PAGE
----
Futures & Commodities

Gold eases off highs as vaccine hopes boost risk appetite

A mark of 999.9 fine sits on hallmarked one kilogram gold bullion bars at the Valcambi SA precious metal refinery in Lugano, Switzerland, on April 24, 2018.
Stefan Wermuth | Bloomberg | Getty Images

Gold retreated on Monday from a more than seven-year high, as stocks and oil surged on optimism surrounding the trial of a potential COVID-19 vaccine.

Spot gold fell 0.7% to $1,728.72 per ounce, after hitting its highest since October 2012 at $1764.55. U.S. gold futures settled 1.3% lower at $1,734.40.

"The reason why gold is kind of wobbling around positive and negative change for the day right now is because everybody is thinking 'risk-on' get into equities - as markets across the board are up 3%," said Michael Matousek, head trader at U.S. Global Investors. However, the trend "is still to the upside, there's still plenty of reason to buy gold."

Wall Street surged and oil prices hit two-month highs after drugmaker Moderna said its experimental vaccine showed promising results in an early-stage trial, with investors also counting on more stimulus to rescue the U.S. economy from a slump.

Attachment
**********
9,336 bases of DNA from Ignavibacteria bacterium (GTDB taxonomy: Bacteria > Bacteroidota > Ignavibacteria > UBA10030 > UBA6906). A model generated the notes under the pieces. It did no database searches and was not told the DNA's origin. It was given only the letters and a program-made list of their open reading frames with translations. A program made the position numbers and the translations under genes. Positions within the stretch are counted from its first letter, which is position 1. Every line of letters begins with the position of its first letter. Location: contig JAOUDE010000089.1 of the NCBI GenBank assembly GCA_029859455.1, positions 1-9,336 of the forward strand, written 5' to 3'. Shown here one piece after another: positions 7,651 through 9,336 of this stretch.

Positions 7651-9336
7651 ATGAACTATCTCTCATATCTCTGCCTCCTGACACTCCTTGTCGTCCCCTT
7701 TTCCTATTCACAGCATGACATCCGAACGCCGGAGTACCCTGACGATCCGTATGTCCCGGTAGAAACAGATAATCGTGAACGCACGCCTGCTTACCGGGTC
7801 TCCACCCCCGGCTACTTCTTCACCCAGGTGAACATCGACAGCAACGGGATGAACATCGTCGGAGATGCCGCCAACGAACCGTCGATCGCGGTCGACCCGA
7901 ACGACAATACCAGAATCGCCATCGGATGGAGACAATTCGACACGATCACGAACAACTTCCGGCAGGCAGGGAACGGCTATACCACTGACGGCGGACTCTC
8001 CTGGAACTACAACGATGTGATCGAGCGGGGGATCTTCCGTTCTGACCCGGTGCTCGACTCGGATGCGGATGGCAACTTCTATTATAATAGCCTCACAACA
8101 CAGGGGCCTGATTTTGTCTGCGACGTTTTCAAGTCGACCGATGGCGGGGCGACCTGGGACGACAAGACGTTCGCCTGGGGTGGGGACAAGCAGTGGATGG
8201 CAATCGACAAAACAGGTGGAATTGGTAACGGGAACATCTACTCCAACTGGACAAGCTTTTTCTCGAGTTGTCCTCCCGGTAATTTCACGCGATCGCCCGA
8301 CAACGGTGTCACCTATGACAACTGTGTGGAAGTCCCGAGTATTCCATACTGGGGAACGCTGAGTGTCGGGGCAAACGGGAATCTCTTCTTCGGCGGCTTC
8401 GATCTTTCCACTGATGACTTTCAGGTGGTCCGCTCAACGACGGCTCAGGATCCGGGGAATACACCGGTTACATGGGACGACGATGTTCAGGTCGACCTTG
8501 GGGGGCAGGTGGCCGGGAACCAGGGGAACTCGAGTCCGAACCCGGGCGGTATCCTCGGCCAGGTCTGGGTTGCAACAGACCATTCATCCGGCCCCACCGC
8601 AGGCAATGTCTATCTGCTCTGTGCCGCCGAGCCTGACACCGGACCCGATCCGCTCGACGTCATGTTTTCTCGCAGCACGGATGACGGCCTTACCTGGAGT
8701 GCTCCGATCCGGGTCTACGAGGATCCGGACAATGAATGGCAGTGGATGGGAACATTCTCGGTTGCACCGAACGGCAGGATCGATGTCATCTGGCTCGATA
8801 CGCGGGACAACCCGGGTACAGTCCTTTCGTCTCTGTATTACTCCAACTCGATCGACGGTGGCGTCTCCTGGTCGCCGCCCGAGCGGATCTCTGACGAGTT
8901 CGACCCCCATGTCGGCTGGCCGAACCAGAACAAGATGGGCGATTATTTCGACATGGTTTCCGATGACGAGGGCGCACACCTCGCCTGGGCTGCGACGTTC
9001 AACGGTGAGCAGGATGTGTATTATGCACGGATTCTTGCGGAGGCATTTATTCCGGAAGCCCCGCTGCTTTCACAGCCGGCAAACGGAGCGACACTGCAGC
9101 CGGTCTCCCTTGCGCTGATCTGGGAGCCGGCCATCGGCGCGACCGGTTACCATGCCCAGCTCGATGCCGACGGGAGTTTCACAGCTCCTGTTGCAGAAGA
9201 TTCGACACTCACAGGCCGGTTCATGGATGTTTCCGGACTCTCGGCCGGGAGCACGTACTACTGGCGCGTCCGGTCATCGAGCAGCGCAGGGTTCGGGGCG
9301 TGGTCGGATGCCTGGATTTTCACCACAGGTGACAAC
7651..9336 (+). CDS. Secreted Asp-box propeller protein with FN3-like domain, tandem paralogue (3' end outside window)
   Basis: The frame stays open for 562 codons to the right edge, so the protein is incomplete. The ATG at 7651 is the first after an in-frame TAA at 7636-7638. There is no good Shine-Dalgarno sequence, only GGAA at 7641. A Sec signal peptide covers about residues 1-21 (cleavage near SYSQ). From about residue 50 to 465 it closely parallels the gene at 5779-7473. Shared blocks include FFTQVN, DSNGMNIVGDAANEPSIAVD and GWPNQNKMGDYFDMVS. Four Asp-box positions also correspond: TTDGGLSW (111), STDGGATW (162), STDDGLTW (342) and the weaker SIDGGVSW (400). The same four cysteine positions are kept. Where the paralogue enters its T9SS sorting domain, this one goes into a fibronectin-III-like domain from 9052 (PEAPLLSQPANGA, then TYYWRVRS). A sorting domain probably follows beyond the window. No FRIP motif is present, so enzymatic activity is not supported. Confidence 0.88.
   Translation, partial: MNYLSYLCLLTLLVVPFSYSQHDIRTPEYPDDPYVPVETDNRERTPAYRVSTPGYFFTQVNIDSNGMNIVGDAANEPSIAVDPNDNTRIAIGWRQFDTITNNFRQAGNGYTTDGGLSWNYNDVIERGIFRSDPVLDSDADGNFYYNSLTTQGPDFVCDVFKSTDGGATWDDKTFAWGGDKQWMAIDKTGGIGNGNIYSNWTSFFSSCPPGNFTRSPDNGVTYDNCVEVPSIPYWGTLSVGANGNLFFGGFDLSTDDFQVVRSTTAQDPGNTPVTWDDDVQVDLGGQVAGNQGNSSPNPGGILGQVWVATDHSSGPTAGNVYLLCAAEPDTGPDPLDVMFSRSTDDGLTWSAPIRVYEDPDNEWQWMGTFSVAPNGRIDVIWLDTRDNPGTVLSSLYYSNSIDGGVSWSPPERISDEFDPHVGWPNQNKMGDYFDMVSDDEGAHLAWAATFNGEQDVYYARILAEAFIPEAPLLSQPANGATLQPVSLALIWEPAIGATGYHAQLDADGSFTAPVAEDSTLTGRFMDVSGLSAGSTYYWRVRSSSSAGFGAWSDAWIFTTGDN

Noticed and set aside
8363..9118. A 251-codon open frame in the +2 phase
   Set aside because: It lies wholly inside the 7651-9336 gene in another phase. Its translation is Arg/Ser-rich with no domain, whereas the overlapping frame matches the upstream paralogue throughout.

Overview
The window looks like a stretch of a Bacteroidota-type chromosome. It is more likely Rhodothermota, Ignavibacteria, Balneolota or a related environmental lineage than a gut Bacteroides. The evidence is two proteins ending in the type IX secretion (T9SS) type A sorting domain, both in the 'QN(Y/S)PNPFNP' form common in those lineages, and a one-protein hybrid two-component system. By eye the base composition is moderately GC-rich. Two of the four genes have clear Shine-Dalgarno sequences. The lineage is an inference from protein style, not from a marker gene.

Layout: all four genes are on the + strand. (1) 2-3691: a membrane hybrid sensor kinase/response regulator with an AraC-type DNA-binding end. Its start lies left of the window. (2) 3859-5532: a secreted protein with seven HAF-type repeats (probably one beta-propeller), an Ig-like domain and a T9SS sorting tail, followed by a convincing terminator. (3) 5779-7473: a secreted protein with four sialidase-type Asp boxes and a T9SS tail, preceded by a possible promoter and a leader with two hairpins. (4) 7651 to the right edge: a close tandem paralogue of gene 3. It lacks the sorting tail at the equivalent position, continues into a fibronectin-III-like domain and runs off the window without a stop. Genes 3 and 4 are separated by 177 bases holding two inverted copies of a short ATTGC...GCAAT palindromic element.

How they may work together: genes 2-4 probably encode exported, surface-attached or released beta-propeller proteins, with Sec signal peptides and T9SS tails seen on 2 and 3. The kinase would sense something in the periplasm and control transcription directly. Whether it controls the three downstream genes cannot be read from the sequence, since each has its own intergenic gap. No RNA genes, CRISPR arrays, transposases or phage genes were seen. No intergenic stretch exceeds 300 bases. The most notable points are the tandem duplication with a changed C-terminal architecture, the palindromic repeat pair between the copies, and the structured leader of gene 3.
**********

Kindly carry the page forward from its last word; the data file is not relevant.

U.S. Federal Reserve Chairman Jerome Powell, in broadcast remarks on Sunday, outlined the likely need for three to six more months of government financial help for firms and families.

Gold, which tends to appreciate on expectations of lower interest rates, has risen about 14% this year as central banks rolled out a wave of rate cuts and other stimulus to limit economic damage from the pandemic.

Reflecting investor appetite, holdings in the world's largest gold-backed exchange-traded fund rose to their highest in over seven years.

Data published last week showed U.S. retail sales and industrial production both plunged in April, with the coronavirus crisis continuing to pummel the U.S. labour market.

Japan too slipped into a recession in the first quarter.

Markets also kept a wary eye on souring U.S.-China trade relations.

Meanwhile, palladium gained 5% to $1,996.72 an ounce after soaring more than 9% earlier.

"There's a lot of talk about auto manufacturers ramping up production. Some traders are probably thinking they're going to get ahead of the curve and start to buy palladium ahead of the ramp-up," U.S. Global Investors' Matousek added.

Production of both platinum and palladium, used to reduce vehicle emissions, and consumption by auto makers could fall by around one-fifth in 2020 but the course of the virus is too uncertain to give precise numbers, materials maker Johnson Matthey said.

Platinum rose 2% to $814.07 an ounce, while silver

jumped 2.7% to $17.06 - with both metals having hit a two-month high earlier.